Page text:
I'm a software engineer by profession and while I have quite a bit of experience very little of it has dealt (to any real depth anyway) with commercially available relational database systems.
About 15 years I wrote a relatively large, mildly complex, system using Paradox in support of the needs of a large nonprofit organization (its currently running under Paradox 7). It has successfully, with the support of one technically knowledgeable member of the organization, keep them running for almost 15 years now. Unfortunately, that one member has now left the organization so they have come back to me for help in keeping them running, moving them forward, etc.
I really don't want to rewrite the whole thing mostly because it's not necessary (in spite of their naive belief that porting it to Access would be a good idea). I was hoping though to get some insight on what might be reasonable steps to consider while keeping it Paradox. My current thoughts include stepping them up to the latest version of Paradox, writing a tool (which I'm mostly done with) to empty, resize and then reload all of the tables (some are still at their Win98 settings).
The other base application details like making forms/reports more up to date can be taken care of over time.
I was hoping to get input from the more experienced crowd here about other things I might want to consider during this upgrade? TIA!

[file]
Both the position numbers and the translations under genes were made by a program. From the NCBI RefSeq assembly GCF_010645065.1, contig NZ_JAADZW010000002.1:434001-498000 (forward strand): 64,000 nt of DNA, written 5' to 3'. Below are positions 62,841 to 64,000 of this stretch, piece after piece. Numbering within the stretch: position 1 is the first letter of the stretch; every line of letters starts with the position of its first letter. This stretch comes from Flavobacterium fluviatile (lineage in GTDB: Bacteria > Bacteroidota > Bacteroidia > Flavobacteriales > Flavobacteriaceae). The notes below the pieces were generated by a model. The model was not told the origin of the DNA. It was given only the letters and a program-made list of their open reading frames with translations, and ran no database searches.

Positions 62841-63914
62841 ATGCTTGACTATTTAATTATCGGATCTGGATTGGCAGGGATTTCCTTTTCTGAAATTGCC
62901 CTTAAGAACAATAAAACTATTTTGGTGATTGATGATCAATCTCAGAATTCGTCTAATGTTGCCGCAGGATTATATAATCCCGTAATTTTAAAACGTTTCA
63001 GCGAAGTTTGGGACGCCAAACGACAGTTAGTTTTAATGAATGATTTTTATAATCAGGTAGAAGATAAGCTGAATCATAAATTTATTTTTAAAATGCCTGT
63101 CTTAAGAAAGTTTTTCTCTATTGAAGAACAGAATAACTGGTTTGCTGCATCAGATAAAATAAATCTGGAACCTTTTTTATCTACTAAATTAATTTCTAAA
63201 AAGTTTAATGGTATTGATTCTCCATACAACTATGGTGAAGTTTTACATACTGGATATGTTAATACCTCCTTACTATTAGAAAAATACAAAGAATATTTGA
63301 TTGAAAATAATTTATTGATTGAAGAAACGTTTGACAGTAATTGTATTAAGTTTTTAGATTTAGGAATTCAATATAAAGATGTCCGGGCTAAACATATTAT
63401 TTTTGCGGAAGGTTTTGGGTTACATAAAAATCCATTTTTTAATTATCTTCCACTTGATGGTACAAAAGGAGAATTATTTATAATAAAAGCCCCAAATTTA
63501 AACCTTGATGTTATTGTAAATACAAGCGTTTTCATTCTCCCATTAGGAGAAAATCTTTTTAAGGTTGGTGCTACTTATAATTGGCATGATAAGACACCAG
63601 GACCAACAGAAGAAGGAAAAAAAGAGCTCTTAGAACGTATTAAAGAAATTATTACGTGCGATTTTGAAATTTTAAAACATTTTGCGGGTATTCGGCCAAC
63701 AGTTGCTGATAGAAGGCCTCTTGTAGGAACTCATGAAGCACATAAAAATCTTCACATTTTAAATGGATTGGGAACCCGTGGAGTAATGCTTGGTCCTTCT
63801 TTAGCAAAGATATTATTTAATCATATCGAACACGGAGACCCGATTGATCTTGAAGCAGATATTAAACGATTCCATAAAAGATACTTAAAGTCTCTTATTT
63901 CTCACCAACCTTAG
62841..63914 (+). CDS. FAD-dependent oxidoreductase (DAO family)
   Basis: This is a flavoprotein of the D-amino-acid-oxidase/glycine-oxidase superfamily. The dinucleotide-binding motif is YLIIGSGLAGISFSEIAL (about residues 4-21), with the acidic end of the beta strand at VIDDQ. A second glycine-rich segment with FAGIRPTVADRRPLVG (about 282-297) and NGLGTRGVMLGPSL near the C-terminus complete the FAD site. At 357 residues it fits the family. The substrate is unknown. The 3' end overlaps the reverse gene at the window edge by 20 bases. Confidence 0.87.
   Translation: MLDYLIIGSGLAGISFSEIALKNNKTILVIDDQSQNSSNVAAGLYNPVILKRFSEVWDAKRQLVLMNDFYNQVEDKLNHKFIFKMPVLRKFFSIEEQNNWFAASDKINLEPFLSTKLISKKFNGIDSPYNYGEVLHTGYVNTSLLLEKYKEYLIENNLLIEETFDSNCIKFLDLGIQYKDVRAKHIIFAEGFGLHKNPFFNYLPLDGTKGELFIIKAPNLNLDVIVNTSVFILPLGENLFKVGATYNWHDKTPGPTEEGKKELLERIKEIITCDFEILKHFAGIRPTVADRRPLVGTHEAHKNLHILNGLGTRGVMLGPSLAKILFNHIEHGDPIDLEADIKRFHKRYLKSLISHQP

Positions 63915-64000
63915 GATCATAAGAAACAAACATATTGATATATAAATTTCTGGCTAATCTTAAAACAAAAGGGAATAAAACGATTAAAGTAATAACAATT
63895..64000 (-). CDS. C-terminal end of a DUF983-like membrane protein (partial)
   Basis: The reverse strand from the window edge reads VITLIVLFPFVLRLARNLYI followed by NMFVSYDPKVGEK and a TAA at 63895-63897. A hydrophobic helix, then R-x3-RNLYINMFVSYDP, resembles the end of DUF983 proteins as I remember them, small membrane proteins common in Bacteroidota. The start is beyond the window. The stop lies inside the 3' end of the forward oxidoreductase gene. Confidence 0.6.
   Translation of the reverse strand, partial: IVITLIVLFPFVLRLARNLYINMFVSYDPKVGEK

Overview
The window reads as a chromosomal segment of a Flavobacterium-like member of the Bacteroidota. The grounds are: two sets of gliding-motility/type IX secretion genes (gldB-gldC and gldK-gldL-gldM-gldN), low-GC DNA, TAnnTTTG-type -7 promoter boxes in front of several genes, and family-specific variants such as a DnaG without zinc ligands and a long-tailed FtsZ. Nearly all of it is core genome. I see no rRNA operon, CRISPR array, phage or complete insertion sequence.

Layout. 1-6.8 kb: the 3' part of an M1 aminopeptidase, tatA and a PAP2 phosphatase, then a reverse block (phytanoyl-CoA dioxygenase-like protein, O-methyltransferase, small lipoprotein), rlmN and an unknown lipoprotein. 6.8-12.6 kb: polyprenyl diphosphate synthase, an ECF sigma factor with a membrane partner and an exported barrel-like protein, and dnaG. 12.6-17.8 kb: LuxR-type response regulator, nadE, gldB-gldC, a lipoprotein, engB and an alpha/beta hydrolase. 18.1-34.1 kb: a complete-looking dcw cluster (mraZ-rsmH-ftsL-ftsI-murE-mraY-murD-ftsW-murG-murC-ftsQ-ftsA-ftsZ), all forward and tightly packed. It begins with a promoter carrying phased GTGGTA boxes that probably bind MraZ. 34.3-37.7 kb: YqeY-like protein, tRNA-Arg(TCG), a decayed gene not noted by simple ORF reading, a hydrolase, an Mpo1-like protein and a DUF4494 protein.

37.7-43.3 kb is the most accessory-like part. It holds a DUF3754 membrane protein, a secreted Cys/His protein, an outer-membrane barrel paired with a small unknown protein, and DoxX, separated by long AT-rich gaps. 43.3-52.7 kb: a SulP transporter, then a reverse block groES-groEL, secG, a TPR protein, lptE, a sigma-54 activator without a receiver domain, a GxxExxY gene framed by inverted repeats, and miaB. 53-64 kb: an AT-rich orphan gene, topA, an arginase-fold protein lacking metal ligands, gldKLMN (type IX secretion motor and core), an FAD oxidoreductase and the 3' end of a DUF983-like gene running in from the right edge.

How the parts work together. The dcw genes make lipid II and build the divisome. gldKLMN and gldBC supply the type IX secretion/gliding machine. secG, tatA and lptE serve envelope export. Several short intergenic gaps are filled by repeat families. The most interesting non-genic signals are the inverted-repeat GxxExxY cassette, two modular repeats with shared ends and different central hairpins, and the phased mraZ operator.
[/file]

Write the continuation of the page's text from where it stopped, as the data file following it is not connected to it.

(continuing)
beyond that, there is very, very little paradox support these days.. dead platform (paradox and the BDE), ten years gone.. dead technology (desktop database).. if you get hit by a bus, your client is screwed.. they need to be moved to a modern, supportable, SQL-based platform.. your existing app is a blueprint of their needs, not a solution to their needs.. the one thing that you said that was correct, is that Access isn't the answer.. sorry to be so blunt, but that's reality..
most long-term pdox apps are sitting in 7, 9, or 10.. no real reason to change from 7, unless there's some functionality in 9 that is badly needed..
and no real need for a "tool" to do a one-time cleanup, if you're the only one who's really qualified to monitor the results.. just do it and be done with it, if it's really needed..
Steven Green - Myrtle Beach, South Carolina USA